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Monday, 19 September 2011

Does having the right make it right???

Another weekend of phenomenal sporting events down (RWC, some truly outstanding NRL playoffs, lots more premiership goals, and the NFL season moves into 2nd gear) - and the one that most are talking about is Money Mayweather’s latest (of albeit irregular) appearance.
Controversy follows this great boxer everywhere - from his trash talking, to his court cases, his brilliant fighting and his extravagant spending.
So no surprise that the Saturday night bout vs Victor Ortiz brought us not one but two more talking points....

For sure - the rules of boxing state that you must protect yourself at all times (surely a future internet acronym of use - PYAAT),  so Ortiz' attempts to delay, apologize, catch a breath were always going to be doomed to failure when confronted by a man hellbent on victory.  The majority of boxing aficionados see it as within Floyd’s right to take the shot.  He had the right, and he took it.  And with it came victory, and a knowledge that the $70m (amount Floyd can bank on a good night) can continue rolling.  
.....And Floyd was within his rights (though without full disclosure, we cannot be too sure how far within) to castigate screen interviewing legend Larry Merchant for pushing him on his performance, and for talking away from the brilliance of the performance (in Floyd’s mind) and onto matters less in keeping with what Floyd wanted to talk about.  So, Floyd had the right to insult Larry’s boxing knowledge (though you have to assume that his 30 years in the ring - as an interviewer - may qualify him as an expert), and he had the right to terminate the interview with the channel helping him make his millions.....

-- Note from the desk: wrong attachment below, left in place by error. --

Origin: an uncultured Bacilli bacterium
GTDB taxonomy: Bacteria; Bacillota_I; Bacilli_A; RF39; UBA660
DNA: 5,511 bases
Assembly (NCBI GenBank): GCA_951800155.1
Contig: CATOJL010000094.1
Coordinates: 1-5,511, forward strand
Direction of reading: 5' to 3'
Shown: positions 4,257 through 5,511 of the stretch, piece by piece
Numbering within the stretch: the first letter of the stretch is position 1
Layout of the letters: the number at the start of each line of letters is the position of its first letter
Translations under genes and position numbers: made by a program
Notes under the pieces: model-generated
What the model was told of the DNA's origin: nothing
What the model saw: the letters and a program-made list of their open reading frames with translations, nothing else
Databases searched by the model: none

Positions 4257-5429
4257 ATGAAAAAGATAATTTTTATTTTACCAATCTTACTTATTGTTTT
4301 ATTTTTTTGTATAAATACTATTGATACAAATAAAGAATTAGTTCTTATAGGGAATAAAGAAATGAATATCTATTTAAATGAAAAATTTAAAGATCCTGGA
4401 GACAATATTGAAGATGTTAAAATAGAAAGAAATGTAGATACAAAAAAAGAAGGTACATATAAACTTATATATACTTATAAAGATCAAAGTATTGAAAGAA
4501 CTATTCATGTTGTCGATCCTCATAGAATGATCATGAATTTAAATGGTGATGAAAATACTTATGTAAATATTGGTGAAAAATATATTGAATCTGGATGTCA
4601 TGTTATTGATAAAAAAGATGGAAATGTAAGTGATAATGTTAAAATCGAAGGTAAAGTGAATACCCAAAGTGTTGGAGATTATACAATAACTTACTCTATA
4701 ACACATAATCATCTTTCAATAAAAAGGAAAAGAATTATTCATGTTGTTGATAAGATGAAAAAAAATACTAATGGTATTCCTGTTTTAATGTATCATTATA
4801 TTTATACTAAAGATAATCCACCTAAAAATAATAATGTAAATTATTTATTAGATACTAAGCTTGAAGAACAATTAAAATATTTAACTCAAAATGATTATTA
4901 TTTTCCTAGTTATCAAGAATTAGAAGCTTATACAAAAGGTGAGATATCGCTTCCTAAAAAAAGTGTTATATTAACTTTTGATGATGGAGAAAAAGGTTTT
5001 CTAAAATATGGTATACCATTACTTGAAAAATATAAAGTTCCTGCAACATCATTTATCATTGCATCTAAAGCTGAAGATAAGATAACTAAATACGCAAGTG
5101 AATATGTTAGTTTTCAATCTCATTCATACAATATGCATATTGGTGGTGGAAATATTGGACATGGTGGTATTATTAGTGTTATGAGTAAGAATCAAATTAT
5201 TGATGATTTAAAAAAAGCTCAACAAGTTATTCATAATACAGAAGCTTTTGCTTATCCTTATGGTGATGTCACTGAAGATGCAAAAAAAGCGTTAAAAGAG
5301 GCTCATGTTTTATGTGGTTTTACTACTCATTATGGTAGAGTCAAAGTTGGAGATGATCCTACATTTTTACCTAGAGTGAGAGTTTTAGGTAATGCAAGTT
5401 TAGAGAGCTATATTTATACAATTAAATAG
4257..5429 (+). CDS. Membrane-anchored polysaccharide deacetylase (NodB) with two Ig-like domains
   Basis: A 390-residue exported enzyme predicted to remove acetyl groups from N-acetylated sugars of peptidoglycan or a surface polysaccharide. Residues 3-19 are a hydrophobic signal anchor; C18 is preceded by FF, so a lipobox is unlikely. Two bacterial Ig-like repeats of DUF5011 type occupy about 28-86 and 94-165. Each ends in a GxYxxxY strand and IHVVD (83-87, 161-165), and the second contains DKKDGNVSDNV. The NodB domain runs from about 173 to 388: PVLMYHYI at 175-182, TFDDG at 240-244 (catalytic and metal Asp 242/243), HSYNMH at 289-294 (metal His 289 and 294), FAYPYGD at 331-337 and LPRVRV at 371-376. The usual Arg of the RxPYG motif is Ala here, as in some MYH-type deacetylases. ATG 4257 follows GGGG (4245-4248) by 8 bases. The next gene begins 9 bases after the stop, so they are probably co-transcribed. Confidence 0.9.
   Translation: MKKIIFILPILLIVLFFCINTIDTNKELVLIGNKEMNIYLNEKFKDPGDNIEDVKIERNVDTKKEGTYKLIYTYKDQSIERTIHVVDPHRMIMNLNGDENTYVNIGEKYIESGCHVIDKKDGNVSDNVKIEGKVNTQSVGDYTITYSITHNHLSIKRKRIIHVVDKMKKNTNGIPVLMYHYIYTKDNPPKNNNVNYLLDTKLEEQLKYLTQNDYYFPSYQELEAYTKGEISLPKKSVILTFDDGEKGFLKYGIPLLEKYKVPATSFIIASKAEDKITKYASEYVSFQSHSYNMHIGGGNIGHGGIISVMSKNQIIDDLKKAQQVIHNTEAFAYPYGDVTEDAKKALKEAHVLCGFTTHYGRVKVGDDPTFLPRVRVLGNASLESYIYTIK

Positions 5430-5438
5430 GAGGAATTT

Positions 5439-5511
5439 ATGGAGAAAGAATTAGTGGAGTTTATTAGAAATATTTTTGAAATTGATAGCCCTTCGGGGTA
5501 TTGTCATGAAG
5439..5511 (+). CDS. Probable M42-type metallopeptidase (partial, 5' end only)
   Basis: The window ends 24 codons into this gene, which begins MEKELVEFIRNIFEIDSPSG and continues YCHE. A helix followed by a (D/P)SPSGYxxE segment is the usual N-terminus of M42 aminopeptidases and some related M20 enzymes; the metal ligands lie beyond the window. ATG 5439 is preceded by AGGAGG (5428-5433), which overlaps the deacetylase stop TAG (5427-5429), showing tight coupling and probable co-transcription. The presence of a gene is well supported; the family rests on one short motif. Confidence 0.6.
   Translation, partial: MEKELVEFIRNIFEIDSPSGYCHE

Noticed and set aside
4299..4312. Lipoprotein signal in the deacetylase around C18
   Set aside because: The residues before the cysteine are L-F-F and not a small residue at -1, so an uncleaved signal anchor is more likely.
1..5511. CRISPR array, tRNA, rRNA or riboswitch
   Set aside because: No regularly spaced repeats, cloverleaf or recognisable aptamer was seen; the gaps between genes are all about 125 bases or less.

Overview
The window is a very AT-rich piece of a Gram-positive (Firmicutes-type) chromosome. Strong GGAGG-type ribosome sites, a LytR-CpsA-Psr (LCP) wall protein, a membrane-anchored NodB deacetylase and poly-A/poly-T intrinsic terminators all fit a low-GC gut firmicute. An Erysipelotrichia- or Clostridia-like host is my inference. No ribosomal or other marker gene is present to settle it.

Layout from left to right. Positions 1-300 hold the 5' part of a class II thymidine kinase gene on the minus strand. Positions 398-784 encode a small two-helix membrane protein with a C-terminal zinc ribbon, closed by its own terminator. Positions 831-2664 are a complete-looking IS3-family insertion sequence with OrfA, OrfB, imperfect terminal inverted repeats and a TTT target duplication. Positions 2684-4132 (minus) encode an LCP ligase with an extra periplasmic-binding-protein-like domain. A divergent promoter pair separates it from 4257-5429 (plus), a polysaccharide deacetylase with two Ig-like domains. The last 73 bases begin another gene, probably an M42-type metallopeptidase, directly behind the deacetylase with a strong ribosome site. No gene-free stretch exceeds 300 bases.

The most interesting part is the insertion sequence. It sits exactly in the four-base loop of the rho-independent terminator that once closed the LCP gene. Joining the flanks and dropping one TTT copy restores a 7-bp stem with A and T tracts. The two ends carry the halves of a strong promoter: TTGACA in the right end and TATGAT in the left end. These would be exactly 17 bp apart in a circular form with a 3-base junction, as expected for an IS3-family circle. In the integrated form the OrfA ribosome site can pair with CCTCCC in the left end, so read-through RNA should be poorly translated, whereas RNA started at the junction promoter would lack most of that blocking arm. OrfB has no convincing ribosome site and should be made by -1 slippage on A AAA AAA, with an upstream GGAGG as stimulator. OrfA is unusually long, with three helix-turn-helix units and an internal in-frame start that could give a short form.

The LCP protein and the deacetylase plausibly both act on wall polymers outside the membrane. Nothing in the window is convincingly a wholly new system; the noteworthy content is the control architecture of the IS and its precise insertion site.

On both occasions - he had the right.
But in today’s fast paced world - is having the right to something enough anymore.  With sportsmen so more visible - and with so much more cultural power - is “it’s within my rights” justification for acting as you see fit.
Sports-stars have the ability to influence culture, to lead their followers, to drive human actions.  And if sports stars send the wrong message to their fans, then a negative cultural shift (surely what we are currently part of) away from goodwill, honor,  and respect will continue.
The right thing to do would have been to see that Ortiz was not defending himself, and (whilst ensuring his own defenses were up!) encourage Victor (and the ref) to ready themselves.  Floyd’s unshakeable self-belief, his undoubted huge talent, and the fact that he was winning anyway - would surely have seen a victory but we would have also seen a “win” for doing things the right way - a better lesson for our fans.
The right thing to do - when faced with unfriendly questioning was yes, to challenge Larry’s motives and methods - but to do it in a way that smacked of grace and understanding of both the situation (millions of impressionable folk watching) and of the impact his actions might take.
Floyd is a hugely powerful athlete - some say he is one of the two pillars holding the sport of boxing up (millions of fans in Europe, South America and Asia might disagree - but that’s for another day).  But he has huge power and huge sway over many whose opinions and actions he can affect.
Yes he had the right to act the way he did - but I hope he realizes soon that merely having the right doesn’t make it right.,

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